We’re drawing towards that time of year again.
Italian wine producers have spent months tending their crops. They’ve worked tirelessly to ensure that the grapes that they produce are as good as they can possibly be.
Now, it’s the time of year for those efforts to bear fruit.
As of August 7th, the Italian grape harvest has officially begun. Producers all over the country have started the long and laborious process of plucking their vines and sorting the quality grapes from the poor ones so that they can make their latest vintages as good as they can be.
So, what happens during the harvest? We’re going to look into some of the details.
An Early Start
As mentioned, the Italian grape harvest started on August 7th. Not all producers will harvest their grapes from this date, of course. Some grapes take a little longer to reach maturity and conditions aren’t consistent across the country.
Still, the harvest has begun in earnest. And those who have experience with it may recognise that it’s started earlier than normal this year.
Typically, the Italian grape harvest tends to start during early or mid-autumn.
But the weather has had an influence.
Italy has experienced a warmer summer than normal. In fact, it experienced heatwaves during the middle portion of the year.
Hotter weather means that many grape varieties reach maturity much faster. That means the harvest has to start a little earlier to ensure that they’re plucked at the perfect time for them to be turned into quality Italian wines.
When Does it End?
It really all depends on the type of grape.
Many grapes, such as table grapes, reach maturation early even without the weather being a factor. Of course, these grapes aren’t used to make Italian wine. But they need to be harvested just the same.
As for the grapes that are used for wine, the harvesting period tends to last for a couple of months. Traditionally, the grapes are plucked by the end of October. However, the earlier start for this year could lead to them all being plucked by the end of September of the beginning of October.
It all depends on how the weather has affected different grape types.
Still, this is good news for wine lovers. Those who want to see what a winery is like during the business end of the growing season now have a couple of months to visit so that they can see what happens.
If you go today, you’ll see people tending the vines. In some cases, you may see huge machines making short work of stripping the plants of their fruit. And if you’re really lucky, you’ll get to see some winemakers start the early process of extracting the juice from the grapes.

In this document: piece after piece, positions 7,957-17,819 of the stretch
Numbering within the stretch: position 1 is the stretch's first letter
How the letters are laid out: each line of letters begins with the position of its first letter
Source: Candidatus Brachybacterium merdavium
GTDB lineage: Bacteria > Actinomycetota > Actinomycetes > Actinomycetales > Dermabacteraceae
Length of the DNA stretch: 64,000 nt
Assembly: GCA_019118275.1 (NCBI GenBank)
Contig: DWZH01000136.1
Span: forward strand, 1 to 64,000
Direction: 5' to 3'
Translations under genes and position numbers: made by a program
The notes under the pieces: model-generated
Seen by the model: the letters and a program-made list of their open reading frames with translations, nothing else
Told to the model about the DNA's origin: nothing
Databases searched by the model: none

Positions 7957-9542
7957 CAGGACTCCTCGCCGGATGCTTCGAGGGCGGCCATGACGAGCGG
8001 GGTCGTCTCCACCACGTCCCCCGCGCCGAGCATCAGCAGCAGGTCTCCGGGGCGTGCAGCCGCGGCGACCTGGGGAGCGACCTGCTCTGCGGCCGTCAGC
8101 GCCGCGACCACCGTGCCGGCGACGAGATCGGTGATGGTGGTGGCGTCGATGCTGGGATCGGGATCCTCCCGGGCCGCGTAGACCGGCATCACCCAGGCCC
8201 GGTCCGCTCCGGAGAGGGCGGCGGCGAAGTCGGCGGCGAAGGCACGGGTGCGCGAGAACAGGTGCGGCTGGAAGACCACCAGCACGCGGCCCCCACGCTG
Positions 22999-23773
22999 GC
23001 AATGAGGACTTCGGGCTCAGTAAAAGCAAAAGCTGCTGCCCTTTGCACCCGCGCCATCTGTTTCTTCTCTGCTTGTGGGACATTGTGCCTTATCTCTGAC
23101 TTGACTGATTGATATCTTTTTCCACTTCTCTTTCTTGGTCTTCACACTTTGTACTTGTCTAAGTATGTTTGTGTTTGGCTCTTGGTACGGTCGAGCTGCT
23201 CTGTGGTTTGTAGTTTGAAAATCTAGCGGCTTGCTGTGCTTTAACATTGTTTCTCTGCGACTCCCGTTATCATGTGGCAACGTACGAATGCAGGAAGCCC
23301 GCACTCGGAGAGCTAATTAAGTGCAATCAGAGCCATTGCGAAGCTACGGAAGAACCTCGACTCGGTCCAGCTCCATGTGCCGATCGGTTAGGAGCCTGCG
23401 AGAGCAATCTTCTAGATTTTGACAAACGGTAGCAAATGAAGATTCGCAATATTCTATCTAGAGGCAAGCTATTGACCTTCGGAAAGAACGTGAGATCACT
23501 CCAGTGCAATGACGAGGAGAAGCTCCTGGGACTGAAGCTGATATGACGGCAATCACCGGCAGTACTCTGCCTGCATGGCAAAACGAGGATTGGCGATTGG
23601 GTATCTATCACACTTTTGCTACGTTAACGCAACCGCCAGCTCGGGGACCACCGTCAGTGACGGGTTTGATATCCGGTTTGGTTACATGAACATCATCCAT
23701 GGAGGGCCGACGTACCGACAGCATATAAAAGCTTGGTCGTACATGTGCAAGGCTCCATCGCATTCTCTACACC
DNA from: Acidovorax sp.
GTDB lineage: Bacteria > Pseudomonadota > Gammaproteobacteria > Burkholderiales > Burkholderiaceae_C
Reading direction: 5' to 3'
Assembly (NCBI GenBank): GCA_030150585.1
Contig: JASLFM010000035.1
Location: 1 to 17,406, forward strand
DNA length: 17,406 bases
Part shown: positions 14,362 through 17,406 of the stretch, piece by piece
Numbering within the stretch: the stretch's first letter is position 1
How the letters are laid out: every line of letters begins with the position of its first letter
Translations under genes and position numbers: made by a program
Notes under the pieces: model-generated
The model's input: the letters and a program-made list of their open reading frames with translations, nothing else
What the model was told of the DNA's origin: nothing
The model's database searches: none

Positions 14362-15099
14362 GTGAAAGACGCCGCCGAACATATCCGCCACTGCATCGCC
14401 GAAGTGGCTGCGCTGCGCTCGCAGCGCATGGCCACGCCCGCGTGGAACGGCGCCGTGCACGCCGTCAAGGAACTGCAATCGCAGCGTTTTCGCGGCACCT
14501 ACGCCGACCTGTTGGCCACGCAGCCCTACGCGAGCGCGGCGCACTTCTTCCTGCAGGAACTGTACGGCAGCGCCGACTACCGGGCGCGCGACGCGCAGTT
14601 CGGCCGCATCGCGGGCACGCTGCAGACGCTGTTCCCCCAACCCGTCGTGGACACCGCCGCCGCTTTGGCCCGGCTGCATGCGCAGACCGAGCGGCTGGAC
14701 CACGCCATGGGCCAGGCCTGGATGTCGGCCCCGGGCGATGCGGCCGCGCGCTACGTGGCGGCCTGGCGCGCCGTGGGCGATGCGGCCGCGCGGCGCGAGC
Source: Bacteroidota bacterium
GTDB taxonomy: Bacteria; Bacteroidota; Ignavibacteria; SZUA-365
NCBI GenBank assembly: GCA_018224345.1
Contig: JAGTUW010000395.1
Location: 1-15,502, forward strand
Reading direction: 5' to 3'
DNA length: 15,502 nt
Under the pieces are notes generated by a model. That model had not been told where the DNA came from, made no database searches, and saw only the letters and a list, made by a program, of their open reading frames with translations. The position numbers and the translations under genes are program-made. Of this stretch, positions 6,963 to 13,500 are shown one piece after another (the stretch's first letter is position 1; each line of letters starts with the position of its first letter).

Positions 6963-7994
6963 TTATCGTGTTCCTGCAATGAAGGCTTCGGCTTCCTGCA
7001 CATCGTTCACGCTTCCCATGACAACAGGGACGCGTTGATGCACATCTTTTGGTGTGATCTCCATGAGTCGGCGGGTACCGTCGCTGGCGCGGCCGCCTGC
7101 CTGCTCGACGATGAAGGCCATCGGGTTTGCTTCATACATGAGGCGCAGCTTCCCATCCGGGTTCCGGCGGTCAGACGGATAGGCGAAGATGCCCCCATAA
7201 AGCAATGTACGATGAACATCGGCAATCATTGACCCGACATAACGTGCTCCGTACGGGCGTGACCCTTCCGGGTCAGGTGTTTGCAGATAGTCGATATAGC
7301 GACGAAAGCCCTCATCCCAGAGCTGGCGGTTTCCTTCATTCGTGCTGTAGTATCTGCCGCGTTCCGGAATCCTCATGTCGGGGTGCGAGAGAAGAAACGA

But if you leave it too late to visit a vineyard, you’ll miss all of it.
By the time November rolls around, all of the grapes will be plucked and processed. By this point, they’re in the early fermentation and ageing periods.
Or if you want to catch the harvest, you’d best schedule a visit before the end of October. In fact…make it the end of September, just to be on the safe side.
How Does a Producer Know When to Pick
As we mentioned, there’s some variance in terms of the ideal time to start harvesting. Different grape varieties reach their peaks at different times, so not every producer has started plucking as of August 7th.
That raises an interesting question.
When do producers now that it’s time to start the harvest?
First, they’ll look out for a process called veraison. This essentially marks the metamorphosis of the small and hard bud that’s on the vine into something that looks like a grape.
Once this process starts, the waiting period for maturation can be anywhere between 30 and 70 days. Typically, veraison occurs at some point in July.
The producers will monitor the grapes closely during this period. That’s because this is when the action really happens. During this transition, the grape will develop its sweetness and acidity, which are both important factors to consider when making a wine vintage. Ideally, the grape will contain a lot of sugar, as this makes it ideal for the fermentation process.
Producers will often pluck a few grapes to test them as they mature. Again, they’re looking at the sugar levels. However, they’re also looking to see how those levels balance out against the grape’s acidity. As the sugar level in the grape increases, the acidity drops.
Plucking too early means you get a very acidic wine that’s not pleasant to the taste. But plucking too late could result in a grape that has almost no acidity, which is almost as bad.
So this is a period of constant testing until the grapes achieve the balance that the producer is looking for.
What Happens Next?
The grapes get plucked.
Now, you may imagine this as a mad dash to ensure the grapes get picked at peak maturity. And that may be the case for producers who create large amounts of table wine at bulk.
However, other producers will take their time during this period. That’s because they’re purposefully limiting their picking so that they end up with only the best possible grapes from the harvest.
Of course, this means that they produce fewer bottles of wine. But the trade-off is that the wine that they do produce is of such exceptionally high quality that they can command higher prices for it.
At least, that’s the idea.
The More Important Time
Right now may be the most important time of the year for the Italian wine industry.
Producers all over the country are either harvesting their crops or examining the closely to determine when they should start.
This year’s harvest will produce the wines that we’ll be drinking in a few years’ time.
We hope that all producers out there have an amazing harvest so that they can create their best wines yet. After all, we consumers reap the benefits of a good harvest season.
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